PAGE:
Robocop reminded us of what satire is. The director Paul Verhoeven showed us the dangers of letting ideas go too far. Reganomics was supposed to allow the free market to flourish and to squash the rise in big government. The idea was interesting and paved with good intentions, but as the movie displayed, it could become dangerous very quickly. There have been a few satirical works that have come to criticize ideas that could lead to our demise. I will go over a good few and try to relate them to the issues they each pertain to.
The news is a little over the top and people know it. As John Stewart said on CNN's "Crossfire" "This is not news, it is theater!" Robocop did make fun of the news and how it had just become another useless form of media. The Onion is a great source of satire. They are poking fun at social norms and really focus on the problems that mainstream society is overlooking. Hayley Sebourn has a good example in her blog. Other great sources of satire if you are a news junkie is "The Daily Show" and the "Colbert Report." They are comedic geniuses. I do think that John Stewart knows his stuff. He has been on a kick here lately telling other news stations to cut the theatrics and just give us the unbiased news. His greatest moment is on "Crossfire" when he was begging "Stop! You are hurting America!"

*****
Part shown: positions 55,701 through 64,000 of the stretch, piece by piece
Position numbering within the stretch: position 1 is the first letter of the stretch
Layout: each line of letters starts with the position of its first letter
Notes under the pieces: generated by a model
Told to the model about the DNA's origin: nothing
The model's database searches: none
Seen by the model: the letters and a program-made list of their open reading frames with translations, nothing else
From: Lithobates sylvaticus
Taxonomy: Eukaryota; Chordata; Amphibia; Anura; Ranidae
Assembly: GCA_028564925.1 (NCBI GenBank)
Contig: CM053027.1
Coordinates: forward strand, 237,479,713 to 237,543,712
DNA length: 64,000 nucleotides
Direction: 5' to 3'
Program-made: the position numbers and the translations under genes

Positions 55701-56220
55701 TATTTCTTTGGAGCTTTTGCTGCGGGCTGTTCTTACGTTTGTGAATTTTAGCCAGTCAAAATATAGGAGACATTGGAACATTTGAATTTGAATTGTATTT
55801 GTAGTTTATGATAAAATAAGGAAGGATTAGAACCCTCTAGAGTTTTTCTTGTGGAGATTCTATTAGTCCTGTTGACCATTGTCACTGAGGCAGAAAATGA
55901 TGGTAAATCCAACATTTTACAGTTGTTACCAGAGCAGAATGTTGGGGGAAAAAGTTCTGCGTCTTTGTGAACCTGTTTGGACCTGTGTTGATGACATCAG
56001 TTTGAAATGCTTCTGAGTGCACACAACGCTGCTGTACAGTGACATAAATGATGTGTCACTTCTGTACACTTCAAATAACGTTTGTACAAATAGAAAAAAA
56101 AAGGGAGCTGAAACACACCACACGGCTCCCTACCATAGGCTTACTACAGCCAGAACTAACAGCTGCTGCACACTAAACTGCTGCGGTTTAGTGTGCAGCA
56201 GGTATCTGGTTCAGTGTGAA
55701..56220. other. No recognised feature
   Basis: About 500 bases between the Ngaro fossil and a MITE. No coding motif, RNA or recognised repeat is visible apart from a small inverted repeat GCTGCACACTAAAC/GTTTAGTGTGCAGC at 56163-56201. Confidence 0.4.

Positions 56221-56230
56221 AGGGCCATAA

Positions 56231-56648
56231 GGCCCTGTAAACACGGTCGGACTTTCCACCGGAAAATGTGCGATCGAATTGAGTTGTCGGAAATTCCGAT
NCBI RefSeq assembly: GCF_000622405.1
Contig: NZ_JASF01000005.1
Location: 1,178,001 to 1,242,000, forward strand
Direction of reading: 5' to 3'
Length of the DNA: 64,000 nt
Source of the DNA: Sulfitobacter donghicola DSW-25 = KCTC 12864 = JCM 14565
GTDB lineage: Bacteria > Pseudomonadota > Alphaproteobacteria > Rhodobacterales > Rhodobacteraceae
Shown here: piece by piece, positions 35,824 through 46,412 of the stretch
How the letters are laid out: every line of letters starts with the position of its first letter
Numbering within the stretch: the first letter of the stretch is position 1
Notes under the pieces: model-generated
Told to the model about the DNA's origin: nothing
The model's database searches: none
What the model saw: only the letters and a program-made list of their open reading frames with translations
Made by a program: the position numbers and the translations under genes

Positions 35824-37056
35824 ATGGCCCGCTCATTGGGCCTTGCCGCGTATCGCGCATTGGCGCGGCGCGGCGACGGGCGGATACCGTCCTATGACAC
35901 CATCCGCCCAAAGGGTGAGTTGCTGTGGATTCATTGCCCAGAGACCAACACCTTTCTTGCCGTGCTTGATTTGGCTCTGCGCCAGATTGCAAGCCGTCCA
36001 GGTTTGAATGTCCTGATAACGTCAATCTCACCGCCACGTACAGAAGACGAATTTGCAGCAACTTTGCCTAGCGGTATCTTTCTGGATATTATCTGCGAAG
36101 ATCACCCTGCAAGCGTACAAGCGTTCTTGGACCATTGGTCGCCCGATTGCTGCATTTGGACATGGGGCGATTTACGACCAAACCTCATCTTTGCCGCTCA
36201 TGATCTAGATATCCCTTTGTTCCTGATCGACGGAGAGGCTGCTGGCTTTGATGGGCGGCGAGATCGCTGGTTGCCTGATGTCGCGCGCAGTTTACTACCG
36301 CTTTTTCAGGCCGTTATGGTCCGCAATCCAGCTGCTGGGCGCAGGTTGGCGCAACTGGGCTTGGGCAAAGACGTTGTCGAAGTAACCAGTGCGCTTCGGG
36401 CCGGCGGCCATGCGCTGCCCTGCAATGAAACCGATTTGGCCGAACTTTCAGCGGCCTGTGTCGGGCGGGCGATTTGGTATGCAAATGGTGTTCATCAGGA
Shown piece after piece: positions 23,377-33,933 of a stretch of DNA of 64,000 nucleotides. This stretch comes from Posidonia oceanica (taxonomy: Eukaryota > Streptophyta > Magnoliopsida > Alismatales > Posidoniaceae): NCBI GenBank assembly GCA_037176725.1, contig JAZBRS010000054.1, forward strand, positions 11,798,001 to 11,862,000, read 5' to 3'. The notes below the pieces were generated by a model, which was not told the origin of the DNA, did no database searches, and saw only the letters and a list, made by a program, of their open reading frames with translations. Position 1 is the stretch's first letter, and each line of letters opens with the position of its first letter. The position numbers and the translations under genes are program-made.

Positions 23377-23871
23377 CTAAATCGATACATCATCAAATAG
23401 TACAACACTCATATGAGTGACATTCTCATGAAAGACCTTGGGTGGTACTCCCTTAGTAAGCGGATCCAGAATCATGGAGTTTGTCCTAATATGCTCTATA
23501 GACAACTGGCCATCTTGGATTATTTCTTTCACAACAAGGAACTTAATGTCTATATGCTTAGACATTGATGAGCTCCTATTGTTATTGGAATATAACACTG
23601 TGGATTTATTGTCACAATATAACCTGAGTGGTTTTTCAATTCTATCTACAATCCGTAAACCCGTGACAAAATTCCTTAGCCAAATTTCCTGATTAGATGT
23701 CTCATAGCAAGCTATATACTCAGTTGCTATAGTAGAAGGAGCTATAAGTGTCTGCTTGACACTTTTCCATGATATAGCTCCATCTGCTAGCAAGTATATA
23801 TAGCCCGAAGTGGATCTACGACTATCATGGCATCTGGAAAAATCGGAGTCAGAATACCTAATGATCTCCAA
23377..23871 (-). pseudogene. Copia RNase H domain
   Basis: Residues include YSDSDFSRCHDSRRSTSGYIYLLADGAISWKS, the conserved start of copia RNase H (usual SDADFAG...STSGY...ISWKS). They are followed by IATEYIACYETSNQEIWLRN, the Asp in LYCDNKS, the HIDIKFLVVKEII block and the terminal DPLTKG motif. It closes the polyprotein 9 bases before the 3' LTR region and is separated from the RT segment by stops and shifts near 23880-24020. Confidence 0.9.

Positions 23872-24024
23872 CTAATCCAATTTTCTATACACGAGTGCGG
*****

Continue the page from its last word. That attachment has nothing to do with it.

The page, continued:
Another great satire is from Paul Verhoeven is Starship Troopers. This movie is great and reminds me a lot of the book 1984 in that it shows the dangers of blind nationalism. The movie is a little less clear for some than Robocop but I think if they examine it the satire is there. One of the most comedic scenes is a movie that is quite similar to our WW2 films where the narrator is saying "Everyone is doing their part!" and the kids are killing cockroaches. The movie's message is hidden under a B action film just like Robocop. Starship Troopers calls into question the logic of a constant warring nation.
"Family Guy "is one of my favorite shows in the entire planet. The show is filled with satire and many vast exaggerations. The TV show has characters portraying different walks of life so that it can cover multiple issues. I think a good example would be the episode when Peter's dad is forced to retire. The episode does battle with issues of ageism, religious fundamentalism and the generational gap. I would encourage it as a good intro into "Family Guy."
We can never take ourselves too seriously. I think the events that occurred after 9/11 have shown us that. The best example is the Patriot Act. Almost everyone was in favor of it, but during that time we went too far and now there are many comedy shows saying that. A good movie would be Team America. I think that satirical films remind us that we must look past the good intentions and see the consequences of our actions.